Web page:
Life with a lollipop

(News about “The Servant’s Voice” at the end of this post…)

Five years after being made redundant, the Blogger is once again on a payroll.

A few months ago, I noticed a few laminated signs tied to lamp-posts around the area, advertising a vacancy for a School Crossing Patrol, and it occurred to me that I could do this. I’ve now done four weeks’ work, two half-hour stints per weekday, standing in or by the road with an oddly-shaped stick, so that children and other pedestrians can safely cross to and from school.

So far I’m enjoying the work very much. In case it’s of interest, I have put together a list of what I’ve noticed/learned:

  1. It’s a wonderful way to feel appreciated. The vacancy was of long standing, and even non-parents stop me to say how glad they are that it’s filled. Parents teach their children manners by encouraging them to thank the lollipop lady, and I have daily dozens of sweet short conversations. (It goes both ways: thanking the drivers with a polite wave is an official part of the job.)
  2. On the other hand, and by contrast, there is a wonderful feeling of unbridled power when you step into the road and make the cars stop. The motorist does not rule the world, not here, not now!
  3. I’m placed to serve the local primary school, but as it happens I also see a lot of slightly older children going in the opposite direction to/from the local secondary. Also people out with their dogs. I stop traffic for all of these, which surprises and pleases some of them. They don’t need to be grateful – it would be a lot duller if I didn’t.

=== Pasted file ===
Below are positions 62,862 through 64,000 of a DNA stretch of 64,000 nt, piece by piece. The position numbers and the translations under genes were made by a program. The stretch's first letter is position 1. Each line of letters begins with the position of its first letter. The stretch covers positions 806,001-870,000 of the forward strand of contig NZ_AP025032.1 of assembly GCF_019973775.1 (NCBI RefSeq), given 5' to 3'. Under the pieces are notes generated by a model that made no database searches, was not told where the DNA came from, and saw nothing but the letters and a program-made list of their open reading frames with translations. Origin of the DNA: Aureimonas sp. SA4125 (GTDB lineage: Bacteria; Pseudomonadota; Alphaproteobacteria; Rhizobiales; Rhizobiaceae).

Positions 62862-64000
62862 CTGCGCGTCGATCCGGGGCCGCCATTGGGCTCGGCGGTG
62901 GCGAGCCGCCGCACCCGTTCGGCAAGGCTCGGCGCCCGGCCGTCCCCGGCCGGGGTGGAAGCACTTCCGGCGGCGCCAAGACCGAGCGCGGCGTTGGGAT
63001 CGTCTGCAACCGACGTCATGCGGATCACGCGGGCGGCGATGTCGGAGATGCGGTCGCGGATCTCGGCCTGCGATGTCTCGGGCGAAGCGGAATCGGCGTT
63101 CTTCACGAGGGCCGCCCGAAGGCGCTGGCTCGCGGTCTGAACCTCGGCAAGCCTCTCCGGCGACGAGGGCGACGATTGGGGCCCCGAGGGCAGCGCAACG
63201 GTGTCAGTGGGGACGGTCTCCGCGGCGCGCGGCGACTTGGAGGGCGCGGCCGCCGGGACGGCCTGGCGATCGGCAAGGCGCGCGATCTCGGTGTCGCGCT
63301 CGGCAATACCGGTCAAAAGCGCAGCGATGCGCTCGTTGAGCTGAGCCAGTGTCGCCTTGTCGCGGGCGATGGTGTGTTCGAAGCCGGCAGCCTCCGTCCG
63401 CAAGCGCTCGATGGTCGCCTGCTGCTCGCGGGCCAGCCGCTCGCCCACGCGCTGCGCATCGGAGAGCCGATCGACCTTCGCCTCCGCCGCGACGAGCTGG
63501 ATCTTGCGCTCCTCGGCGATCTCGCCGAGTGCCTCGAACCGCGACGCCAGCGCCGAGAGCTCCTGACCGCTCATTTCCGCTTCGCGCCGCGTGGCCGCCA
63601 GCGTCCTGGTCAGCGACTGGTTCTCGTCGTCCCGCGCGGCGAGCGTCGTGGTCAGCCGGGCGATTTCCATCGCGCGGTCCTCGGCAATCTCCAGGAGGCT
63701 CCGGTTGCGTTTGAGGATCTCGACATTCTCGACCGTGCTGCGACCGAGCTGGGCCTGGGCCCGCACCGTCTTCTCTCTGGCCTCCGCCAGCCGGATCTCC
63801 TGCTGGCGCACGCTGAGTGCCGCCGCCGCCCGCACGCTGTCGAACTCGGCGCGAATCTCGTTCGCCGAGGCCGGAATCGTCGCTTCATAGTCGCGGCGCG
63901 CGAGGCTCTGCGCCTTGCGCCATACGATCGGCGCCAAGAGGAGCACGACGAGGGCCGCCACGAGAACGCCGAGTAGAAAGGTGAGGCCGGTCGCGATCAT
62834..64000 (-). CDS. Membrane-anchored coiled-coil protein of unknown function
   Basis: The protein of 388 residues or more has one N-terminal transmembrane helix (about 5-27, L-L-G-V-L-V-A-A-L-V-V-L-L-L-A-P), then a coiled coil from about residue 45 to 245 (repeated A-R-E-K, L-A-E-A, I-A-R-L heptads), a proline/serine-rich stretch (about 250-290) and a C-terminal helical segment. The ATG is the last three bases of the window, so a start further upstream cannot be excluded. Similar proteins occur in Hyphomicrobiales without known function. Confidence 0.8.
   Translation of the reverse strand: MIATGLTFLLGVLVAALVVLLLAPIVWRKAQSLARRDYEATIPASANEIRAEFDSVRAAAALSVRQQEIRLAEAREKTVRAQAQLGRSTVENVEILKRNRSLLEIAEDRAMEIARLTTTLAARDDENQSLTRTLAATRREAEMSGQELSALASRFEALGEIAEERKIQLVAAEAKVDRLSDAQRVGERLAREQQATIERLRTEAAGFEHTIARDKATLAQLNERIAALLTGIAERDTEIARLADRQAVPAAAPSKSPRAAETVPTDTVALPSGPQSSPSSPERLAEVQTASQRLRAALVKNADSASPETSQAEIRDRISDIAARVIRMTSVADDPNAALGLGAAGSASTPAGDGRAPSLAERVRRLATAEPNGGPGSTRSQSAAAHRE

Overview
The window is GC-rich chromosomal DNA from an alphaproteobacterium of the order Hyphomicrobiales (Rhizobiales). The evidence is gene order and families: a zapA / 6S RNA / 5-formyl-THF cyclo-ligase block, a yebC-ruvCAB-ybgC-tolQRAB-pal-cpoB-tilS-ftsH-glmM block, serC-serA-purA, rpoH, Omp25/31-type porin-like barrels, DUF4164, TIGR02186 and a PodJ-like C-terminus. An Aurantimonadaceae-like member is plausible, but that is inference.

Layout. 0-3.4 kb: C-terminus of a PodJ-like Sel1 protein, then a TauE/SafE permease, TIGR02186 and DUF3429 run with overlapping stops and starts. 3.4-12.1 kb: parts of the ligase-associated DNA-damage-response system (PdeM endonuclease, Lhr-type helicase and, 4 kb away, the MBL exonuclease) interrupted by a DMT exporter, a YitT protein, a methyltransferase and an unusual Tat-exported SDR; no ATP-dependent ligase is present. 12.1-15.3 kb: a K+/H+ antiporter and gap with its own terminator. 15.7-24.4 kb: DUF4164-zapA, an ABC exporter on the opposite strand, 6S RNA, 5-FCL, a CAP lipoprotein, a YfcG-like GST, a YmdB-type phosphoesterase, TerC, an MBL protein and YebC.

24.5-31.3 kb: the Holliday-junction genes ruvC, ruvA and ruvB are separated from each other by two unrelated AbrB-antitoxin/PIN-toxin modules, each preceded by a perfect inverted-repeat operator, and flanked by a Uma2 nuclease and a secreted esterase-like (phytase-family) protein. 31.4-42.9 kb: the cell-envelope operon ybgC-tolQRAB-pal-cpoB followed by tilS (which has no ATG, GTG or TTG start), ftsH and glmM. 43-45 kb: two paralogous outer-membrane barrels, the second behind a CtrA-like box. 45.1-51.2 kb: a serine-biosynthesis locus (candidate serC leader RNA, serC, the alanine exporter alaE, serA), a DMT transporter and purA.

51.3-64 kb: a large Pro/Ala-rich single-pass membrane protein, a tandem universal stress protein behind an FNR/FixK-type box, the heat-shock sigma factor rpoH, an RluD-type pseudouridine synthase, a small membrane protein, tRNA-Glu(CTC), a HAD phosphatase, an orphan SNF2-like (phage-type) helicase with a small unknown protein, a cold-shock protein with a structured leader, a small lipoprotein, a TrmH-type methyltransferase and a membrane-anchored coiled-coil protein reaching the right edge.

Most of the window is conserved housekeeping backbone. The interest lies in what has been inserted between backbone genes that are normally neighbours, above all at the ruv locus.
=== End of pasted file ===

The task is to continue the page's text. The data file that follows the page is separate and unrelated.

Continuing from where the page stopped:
4. But not always. The tricky element is managing my arrival and set-up, because I’m only insured and empowered to stop cars within very specific windows of time. Yet if I’ve arrived and there’s an early-bird child, it’s hard not to assist.
  5. The other strict rule is uniform (I have provision for dry, wet, cold, and windy weather.) The Patrol must always be in full uniform, showing all the reflective strips, and wearing the official psychadelic yellow hat.
  6. The most fiddly bit is packing the lollipop away in its case. And since it’s awkward carrying the case plus something else (and I don’t have a locker to store a handbag) I have to plan the contents of my pockets carefully, especially if I want to pop into Sainsbury’s on the way back.
  7. About 33% of the children bike or scoot rather than walking. There are of course also a lot of younger siblings in buggies.
  8. When it rains, everyone sympathises with me, which is nice. The uniform is waterproof, however, so you don’t need to feel too bad. I think the cold will be worse. Singing “Singing in the Rain” in the rain is very therapeutic, and recommended to all.
  9. The official four lollipop positions are as follows: a) Lollipop upside down – I am in repose, waiting for customers. Cars need not stop; b) Lollipop held horizontally – I am waiting my moment, restraining any children. Cars need not stop; c) Lollipop held diagonally out into the road – I am about to cross. Cars should stop; d) Lollipop held upright in the centre of the road – I am crossing pedestrians. Cars must stop. By law. This also applies to bikes, although they don’t always…
  10. “What flavour is the lollipop?” is a traditional question on my patch, as I’m sure is the case for many Patrols. So far it’s been anything from “lemon” to “cheese and tomato pizza”. Suggestions welcome…

Four weeks in, I’m enjoying the work greatly, and have taken particular pleasure in tearing down any adverts still on lamp-posts.

Love from the PPI Blogger, now also an SCP

PS  “The Servant’s Voice” will be available to buy from 5th November 2019. The first two chapters are available to download free NOW on the website!


  • Stephen Hall

    6th October 2019 at 9:01 pm Reply

    Wonderful that you’re enjoying the job Penny. I hope it remains fun through darkest January!

    Have you developed a catchphrase yet? My cycle route to work for several years took me past a particular junction manned by a very nice lollipop man. And every day when he withdrew to his corner and the lights turned green he would cry “Rock and roll” as we all pedalled off. I quite liked it.

  • Penelope Wallace

    7th October 2019 at 4:45 pm Reply

    I have enough trouble thinking of a flavour… Everyone chats to the lollipop person, it seems!

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